Anon has got it mostly right. All of us (yes, even Dick Cheney!) should understand that the cheapest, fastest, safest, and most intelligent energy alternative is to "use less energy and waste less energy."

This isn't a park vs. community situation... The technology proposed in this plant is a major problem (not state of the art in 2008--what will it be in 2018?). Also, the energy produced in Ely will be sent to Las Vegas, so the whole issue of conservation becomes even more of an issue. People in Ely need economic development, but should they be have to settle with the something that threatens not only their environment, but also their health (remember Mercury?).

Anon above states "As unfortunate as it is to lose visibility into the night sky, is that more important than the livelihood of the people and our economy?" I find this to be a little specious... Why not ask "What are the ways that we can retain visibility (and enhance it elsewhere) as well as improve the livelihoods of people and economies?"

You state "I find this to be a little specious... Why not ask "What are the ways that we can retain visibility (and enhance it elsewhere) as well as improve the livelihoods of people and economies?"" Of course that is a question you can ask but for the immediate future (which is what we are talking about in the case of the coal plant being built for "Sin City") they will need to have power NOW which was really the main context being addressed. Your question is a long term question and does not address this issue. People will have to accept that coal plants will be built until 1 of the following things happen:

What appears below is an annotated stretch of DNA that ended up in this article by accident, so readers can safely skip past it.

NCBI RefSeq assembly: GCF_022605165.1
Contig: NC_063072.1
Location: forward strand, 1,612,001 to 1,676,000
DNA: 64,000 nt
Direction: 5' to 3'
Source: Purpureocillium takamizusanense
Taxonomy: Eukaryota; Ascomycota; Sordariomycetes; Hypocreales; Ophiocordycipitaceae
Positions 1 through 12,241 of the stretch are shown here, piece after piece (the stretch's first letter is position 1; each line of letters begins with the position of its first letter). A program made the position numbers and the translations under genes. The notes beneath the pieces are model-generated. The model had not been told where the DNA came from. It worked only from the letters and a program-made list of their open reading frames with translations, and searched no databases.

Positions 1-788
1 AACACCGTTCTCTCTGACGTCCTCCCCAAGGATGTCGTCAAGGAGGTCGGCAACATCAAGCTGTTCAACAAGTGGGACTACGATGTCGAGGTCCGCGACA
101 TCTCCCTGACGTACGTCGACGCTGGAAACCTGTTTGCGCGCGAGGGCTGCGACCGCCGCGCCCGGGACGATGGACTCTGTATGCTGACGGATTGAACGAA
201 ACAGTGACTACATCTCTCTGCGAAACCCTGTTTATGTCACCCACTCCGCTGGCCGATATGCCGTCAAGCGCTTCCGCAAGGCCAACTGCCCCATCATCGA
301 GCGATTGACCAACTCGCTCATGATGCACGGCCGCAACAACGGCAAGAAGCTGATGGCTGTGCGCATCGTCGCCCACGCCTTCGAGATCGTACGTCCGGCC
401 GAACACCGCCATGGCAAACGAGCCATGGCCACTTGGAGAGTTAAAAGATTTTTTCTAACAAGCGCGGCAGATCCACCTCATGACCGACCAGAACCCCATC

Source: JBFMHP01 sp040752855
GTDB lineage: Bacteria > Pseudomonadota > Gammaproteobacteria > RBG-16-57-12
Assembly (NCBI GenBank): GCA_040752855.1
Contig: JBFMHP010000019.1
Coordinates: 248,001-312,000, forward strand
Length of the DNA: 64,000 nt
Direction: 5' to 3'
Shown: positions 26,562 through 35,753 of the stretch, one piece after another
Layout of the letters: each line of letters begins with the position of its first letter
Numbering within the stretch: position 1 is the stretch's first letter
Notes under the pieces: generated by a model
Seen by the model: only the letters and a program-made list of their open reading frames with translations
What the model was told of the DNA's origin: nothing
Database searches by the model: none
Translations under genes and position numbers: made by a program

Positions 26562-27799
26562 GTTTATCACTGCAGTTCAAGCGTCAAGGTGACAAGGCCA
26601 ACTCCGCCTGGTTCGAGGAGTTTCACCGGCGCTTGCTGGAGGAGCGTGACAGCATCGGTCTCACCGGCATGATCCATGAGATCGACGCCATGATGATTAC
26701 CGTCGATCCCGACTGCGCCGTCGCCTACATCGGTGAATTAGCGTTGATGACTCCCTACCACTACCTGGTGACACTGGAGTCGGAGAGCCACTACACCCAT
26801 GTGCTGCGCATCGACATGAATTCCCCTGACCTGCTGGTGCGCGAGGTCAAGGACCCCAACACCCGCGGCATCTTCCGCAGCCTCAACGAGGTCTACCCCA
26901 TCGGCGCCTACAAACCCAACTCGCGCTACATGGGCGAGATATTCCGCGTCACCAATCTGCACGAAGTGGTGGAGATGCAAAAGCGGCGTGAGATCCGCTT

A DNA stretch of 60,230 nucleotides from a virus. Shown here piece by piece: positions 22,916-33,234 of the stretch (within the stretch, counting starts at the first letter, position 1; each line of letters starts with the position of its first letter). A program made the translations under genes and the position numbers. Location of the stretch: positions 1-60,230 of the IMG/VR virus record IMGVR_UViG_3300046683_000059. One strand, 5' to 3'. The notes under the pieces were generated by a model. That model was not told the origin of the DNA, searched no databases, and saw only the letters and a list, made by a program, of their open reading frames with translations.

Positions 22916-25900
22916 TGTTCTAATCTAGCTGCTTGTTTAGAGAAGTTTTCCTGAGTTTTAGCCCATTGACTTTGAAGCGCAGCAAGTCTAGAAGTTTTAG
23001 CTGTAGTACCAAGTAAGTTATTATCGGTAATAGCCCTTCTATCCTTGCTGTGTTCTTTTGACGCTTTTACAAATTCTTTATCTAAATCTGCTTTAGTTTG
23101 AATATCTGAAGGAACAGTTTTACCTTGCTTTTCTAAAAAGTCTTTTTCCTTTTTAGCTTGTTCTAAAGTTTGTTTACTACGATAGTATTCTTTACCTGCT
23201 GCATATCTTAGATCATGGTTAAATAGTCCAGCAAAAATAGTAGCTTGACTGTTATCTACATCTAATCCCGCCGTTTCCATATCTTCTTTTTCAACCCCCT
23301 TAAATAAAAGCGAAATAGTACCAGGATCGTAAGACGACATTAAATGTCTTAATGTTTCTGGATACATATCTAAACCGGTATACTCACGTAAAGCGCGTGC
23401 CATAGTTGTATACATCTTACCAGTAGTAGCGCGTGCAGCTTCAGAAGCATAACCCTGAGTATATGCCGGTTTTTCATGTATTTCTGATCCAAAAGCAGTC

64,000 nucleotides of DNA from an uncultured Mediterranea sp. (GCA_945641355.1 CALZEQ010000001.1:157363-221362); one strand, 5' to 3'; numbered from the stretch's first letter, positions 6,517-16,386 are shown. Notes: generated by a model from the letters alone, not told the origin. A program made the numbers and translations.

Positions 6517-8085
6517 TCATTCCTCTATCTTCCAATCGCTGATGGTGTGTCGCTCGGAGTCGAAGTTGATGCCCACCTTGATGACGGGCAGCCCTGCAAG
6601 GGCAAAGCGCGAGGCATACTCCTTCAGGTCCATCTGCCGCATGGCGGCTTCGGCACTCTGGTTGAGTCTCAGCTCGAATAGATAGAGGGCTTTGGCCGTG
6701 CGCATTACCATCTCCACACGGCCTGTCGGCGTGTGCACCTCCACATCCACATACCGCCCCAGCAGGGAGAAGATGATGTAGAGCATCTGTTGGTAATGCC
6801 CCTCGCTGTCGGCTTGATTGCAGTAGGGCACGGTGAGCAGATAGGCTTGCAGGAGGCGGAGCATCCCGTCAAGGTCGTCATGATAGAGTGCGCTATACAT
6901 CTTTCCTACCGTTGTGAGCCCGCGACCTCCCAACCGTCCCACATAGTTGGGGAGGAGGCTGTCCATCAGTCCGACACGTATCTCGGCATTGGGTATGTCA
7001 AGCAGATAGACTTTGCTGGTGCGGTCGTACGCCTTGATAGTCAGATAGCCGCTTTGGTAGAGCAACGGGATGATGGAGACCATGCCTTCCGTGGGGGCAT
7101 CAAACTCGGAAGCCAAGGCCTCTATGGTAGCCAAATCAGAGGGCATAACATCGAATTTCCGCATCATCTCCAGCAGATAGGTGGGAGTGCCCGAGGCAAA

1. Coal is no longer the cheapest source of baseload generation (baseload is defined as a reliable, consistent, and sustainable generation resource to meet required maximum capacity and does not include wind, solar, and many other renewables).
2. People band together and open their wallets to pay more for their electricity by demanding it from the utilities that serve them (really a change of philosophy when it comes to a capitalist based economy).
3. Regulators no longer permit coal plants to be built.